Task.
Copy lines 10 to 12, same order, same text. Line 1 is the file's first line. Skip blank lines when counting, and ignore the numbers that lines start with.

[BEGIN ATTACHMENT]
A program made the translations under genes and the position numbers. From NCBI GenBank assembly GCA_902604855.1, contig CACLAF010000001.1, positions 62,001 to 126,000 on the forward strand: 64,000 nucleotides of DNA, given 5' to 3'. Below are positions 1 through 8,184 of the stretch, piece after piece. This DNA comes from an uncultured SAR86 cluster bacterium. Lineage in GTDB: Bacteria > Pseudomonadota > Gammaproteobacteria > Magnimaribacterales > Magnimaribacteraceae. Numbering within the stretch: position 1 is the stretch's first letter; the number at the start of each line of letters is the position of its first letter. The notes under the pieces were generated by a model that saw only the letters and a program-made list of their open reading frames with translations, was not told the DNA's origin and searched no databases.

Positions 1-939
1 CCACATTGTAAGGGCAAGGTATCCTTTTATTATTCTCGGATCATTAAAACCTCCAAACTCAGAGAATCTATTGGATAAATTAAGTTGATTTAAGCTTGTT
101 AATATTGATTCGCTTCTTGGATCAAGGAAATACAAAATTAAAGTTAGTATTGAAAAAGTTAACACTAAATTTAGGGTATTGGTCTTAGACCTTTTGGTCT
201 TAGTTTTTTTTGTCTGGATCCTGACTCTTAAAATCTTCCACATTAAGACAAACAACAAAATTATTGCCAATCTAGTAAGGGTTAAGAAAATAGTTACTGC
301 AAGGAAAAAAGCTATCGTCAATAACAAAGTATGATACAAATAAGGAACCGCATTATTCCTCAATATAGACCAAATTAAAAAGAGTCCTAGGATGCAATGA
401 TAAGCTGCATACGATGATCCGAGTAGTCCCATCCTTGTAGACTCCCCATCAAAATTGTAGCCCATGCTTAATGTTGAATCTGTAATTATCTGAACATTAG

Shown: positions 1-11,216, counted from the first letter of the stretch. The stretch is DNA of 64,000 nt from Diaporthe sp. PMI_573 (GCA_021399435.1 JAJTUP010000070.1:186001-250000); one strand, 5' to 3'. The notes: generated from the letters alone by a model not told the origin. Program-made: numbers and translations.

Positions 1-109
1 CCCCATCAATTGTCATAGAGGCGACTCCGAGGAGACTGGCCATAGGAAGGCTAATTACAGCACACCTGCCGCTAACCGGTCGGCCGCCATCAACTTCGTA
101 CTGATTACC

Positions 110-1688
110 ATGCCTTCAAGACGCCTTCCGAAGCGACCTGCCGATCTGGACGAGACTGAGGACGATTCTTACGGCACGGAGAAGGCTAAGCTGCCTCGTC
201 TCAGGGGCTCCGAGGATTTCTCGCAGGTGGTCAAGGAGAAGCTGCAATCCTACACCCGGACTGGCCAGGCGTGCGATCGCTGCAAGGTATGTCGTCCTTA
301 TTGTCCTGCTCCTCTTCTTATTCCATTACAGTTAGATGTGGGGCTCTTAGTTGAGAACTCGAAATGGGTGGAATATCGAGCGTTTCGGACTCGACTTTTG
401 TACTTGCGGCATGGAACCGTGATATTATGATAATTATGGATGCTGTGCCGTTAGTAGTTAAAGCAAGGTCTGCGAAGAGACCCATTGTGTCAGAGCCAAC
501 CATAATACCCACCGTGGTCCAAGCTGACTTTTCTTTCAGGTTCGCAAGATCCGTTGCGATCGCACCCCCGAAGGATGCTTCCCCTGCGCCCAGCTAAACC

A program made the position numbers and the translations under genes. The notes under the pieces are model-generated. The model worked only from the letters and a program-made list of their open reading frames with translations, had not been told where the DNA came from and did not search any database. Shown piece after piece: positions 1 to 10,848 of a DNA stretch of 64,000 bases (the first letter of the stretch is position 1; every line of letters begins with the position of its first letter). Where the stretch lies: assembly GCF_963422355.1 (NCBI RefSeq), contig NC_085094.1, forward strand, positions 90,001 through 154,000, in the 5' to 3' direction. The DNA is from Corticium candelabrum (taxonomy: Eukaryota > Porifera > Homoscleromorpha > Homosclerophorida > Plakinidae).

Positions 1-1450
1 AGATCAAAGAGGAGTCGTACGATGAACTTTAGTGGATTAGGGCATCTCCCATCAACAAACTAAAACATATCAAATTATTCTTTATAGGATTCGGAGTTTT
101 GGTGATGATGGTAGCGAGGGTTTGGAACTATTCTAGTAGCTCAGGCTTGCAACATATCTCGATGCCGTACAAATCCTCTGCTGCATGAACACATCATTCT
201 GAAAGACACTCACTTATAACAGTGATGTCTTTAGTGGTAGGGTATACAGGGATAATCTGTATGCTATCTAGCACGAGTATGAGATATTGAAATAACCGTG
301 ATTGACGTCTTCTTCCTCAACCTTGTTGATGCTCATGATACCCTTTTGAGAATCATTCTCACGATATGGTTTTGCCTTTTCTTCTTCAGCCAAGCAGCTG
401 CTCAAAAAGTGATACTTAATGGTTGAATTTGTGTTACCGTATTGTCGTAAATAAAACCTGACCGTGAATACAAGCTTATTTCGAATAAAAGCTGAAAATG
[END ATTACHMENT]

1 CCCCATCAATTGTCATAGAGGCGACTCCGAGGAGACTGGCCATAGGAAGGCTAATTACAGCACACCTGCCGCTAACCGGTCGGCCGCCATCAACTTCGTA
101 CTGATTACC

Positions 110-1688